3. What are the disadvantages?

Historically, the primary technological drawback to using microwave energy for industrial processing has been the inability to create uniform energy distribution. If uniform energy distribution is not present, wet regions of the target material are underexposed, and other regions are overexposed. This is analogous to the hot spots and cold spots generated in your microwave oven at home when heating or defrosting foods like a potato or frozen chicken.

Severe overexposure of non-uniform energy distribution may provide excessive focus of heat build up resulting in burnt material or a fire hazard.   The uniformity of distribution designed into IMS microwave equipment overcomes this problem.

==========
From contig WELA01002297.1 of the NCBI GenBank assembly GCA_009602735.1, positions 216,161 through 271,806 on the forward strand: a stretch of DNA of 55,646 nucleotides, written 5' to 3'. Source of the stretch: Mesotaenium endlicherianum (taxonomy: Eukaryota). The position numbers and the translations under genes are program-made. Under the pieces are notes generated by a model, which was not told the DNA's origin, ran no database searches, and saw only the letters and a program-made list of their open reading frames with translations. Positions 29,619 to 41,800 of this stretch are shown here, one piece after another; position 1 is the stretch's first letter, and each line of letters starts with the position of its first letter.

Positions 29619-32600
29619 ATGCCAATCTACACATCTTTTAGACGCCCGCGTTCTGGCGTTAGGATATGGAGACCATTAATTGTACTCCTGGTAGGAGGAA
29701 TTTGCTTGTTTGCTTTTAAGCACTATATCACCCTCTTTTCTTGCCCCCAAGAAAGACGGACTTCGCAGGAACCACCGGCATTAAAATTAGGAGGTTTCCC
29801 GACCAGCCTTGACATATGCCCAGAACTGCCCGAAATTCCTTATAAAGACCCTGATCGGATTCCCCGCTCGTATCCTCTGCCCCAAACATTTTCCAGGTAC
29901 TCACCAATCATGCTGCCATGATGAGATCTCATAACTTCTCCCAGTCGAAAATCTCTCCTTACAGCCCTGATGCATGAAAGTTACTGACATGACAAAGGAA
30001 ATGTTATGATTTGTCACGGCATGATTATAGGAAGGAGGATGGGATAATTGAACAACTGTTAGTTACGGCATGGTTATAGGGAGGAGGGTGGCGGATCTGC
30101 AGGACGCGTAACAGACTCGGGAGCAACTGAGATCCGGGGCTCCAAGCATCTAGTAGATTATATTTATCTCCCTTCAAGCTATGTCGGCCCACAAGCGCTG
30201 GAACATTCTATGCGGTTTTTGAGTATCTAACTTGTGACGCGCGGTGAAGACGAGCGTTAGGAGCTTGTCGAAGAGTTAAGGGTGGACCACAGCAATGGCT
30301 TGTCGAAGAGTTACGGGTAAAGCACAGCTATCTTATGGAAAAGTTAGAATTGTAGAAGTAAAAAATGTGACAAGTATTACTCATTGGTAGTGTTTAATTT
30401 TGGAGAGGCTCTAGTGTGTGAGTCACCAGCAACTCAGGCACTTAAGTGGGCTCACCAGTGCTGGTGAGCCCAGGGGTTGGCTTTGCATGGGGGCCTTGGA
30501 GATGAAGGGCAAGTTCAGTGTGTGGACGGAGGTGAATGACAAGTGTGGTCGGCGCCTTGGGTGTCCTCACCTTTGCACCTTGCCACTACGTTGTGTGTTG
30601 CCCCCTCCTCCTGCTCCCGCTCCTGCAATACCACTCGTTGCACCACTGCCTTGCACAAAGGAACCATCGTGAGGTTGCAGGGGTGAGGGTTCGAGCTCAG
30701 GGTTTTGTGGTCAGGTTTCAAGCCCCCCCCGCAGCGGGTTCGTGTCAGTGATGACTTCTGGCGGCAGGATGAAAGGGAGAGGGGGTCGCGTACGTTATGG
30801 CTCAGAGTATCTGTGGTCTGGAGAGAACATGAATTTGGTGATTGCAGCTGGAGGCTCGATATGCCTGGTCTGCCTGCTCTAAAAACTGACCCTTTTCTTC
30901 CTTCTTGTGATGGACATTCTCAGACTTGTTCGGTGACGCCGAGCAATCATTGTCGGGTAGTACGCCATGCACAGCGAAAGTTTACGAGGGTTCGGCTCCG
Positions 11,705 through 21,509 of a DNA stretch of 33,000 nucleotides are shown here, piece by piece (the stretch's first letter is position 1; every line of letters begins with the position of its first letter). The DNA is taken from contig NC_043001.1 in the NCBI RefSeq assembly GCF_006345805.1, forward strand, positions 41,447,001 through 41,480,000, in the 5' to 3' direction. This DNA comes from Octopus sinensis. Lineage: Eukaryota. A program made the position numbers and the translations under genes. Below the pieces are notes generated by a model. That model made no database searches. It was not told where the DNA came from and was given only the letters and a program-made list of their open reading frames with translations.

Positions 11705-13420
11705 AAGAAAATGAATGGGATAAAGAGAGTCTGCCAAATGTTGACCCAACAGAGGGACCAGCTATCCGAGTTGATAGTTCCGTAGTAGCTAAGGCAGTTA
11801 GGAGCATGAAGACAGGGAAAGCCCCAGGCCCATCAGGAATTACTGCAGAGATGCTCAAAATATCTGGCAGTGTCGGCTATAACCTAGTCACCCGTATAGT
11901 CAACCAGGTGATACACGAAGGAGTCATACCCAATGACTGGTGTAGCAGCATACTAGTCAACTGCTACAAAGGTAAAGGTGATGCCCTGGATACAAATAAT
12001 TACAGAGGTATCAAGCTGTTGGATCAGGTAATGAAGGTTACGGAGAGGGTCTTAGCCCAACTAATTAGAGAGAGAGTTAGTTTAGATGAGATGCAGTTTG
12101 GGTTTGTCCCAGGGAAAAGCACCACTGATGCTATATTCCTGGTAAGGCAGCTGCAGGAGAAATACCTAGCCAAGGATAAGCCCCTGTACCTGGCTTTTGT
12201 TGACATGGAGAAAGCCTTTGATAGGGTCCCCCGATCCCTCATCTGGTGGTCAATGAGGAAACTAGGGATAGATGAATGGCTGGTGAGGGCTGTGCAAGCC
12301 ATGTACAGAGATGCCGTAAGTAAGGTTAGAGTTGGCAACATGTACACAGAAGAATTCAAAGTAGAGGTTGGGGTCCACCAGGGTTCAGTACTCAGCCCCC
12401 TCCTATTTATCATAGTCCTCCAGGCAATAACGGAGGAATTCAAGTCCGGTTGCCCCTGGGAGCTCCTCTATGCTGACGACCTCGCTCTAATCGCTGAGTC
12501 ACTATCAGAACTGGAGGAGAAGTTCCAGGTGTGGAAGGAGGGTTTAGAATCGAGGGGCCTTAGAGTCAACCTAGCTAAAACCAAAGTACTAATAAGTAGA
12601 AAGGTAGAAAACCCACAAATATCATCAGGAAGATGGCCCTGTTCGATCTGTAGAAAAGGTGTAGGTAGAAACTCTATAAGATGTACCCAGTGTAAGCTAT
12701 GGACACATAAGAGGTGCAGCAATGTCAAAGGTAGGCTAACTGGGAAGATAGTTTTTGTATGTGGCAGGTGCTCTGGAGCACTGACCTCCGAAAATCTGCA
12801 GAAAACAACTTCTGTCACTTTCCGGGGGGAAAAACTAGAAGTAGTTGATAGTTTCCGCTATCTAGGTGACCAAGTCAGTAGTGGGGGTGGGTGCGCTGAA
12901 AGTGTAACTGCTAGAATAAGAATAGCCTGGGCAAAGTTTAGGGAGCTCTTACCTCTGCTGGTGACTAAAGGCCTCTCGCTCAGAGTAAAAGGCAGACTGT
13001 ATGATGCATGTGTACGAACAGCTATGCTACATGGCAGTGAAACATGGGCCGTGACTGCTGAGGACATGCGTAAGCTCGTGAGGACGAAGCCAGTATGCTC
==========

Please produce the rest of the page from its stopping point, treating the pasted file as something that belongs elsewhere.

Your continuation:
Another disadvantage is the depth of penetration achievable using microwave energy. This is a function of microwave frequency, dielectric properties of the material being heated and its temperature.  As a general rule, the higher the frequency, the lower the depth of penetration.

4. What about safety?

Using patented applicator design geometries and unique choking mechanisms, IMS technology reduces microwave leakage from system entry and exit points to virtually non-detectable levels for both their planar and cylindrical heating systems. This poses no threat of electromagnetic radiation to the health and safety of equipment operators.